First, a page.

Tom Turpin
Professor of
Purdue University







April Showers, May Flowers And Mosquito Blood Banks

April showers bring May flowers - or so the old saying goes. But there is a downside to those spring rainfalls. They are also partially responsible for the summer's mosquito crop.

Those night-flying, blood-thirsty mosquitoes live as immatures in standing water. So rains that provide water to nourish the spring blossoms also fill potholes and low-lying areas in woods and back yards that become breeding sites for mosquitoes.

There are lots of different kinds of mosquitoes. More than 100 species live in the United States. They occur from Alaska to the Gulf Coast states; they thrive from the marshes of the eastern part of this country to the deserts of Arizona. And all of them have at least two things in common:  Female mosquitoes need a blood meal to produce eggs, and their immatures live in water.

As a general rule, the female mosquito lays her eggs during May and June. She lays them one at a time or in groups of 100 to 400 on the surface of the water. In one to three days, the eggs hatch into what is called a wriggler. The wriggler gets its name from the motion it makes as it moves through the water.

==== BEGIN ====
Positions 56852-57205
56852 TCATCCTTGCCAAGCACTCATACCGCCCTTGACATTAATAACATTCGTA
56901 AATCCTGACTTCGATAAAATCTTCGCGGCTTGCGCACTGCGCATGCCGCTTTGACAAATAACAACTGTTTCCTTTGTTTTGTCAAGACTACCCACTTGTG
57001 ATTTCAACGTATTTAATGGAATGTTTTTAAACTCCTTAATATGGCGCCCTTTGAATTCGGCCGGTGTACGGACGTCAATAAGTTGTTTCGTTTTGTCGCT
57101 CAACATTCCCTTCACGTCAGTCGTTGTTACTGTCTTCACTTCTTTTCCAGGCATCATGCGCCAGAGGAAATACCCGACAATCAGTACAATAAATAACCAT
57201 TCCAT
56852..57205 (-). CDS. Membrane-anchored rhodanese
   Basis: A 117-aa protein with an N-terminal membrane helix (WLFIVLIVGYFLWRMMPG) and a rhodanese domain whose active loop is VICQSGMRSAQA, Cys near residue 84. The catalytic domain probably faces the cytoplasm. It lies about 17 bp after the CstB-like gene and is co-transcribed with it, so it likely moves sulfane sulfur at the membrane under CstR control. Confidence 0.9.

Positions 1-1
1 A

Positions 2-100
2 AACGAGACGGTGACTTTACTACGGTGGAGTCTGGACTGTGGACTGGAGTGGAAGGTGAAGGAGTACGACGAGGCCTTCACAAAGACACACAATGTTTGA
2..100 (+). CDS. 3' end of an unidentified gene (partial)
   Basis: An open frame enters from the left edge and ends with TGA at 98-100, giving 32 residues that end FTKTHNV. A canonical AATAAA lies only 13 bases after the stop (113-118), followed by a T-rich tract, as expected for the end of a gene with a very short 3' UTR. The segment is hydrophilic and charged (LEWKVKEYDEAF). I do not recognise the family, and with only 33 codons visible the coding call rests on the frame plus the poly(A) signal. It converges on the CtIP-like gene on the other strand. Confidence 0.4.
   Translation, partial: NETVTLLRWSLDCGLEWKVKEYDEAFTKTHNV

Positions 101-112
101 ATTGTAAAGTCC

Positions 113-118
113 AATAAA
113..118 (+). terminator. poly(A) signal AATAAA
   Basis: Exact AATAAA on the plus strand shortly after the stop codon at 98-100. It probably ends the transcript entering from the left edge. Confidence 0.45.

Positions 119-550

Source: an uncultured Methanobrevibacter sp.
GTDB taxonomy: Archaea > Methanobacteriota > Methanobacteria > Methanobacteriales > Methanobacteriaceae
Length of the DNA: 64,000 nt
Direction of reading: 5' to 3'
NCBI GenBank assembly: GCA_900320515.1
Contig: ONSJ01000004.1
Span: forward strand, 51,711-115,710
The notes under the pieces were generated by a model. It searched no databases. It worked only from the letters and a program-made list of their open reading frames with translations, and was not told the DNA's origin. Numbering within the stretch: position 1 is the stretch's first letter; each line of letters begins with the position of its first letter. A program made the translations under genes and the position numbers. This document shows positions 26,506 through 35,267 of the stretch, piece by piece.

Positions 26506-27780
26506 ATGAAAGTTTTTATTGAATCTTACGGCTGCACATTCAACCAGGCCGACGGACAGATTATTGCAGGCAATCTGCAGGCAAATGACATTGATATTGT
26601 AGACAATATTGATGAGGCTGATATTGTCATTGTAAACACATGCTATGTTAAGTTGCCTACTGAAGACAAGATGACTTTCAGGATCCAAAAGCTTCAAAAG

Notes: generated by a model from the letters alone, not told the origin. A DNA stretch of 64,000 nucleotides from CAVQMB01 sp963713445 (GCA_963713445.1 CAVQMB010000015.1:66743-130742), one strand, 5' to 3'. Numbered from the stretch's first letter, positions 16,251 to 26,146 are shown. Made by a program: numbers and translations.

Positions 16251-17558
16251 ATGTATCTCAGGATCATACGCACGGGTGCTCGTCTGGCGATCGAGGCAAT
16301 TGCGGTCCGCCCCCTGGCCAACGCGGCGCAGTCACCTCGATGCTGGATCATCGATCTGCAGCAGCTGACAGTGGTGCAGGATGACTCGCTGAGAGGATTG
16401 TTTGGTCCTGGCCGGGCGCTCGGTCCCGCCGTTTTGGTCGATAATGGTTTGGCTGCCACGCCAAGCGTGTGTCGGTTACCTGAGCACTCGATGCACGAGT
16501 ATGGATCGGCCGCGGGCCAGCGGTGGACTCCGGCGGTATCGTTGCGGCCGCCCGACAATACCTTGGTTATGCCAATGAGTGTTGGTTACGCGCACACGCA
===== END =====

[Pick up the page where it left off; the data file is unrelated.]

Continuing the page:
Wriggler mosquitoes do not get oxygen from the water, as do other insects that live in the water. Rather, they are air breathers. They get air through a miniature snorkel, a siphon, that is attached to the rear end of the insect. The wriggler breathes by coming to the surface and sticking its snorkel through the surface of the water. The fact that the wriggler has to get air from the surface lead to a method of control in which the water surface is covered with a film of oil. The oil prevented the young mosquito from getting air, and it suffocated.

Mosquito wrigglers feed on microscopic plants, and in a week to 10 days they molt into the pupal stage. In this stage, they are shaped like commas and stay near the surface of the water with breathing tube in contact with the air. When disturbed, they will leave the surface in a sort of tumbling motion and are sometimes called tumblers.

In two to three days the tumbler becomes an adult mosquito. The skin of the tumbler splits down the back, and the winged adult climbs onto the skin and uses it as a float until it is ready to fly.

The newly emerged adults use their wings to continue the population of mosquitoes. The males fly off to find females, and the females, once mated, fly to find a host to supply a blood meal. That is the part of the mosquito's life cycle that most of us dislike. That is when we are asked to donate a little blood so the female mosquito can produce another generation of eggs. Most of us would just as soon not contribute, but the mosquito doesn't ask. She just helps herself!


Writer: Tom Turpin
Editor: Andrea McCann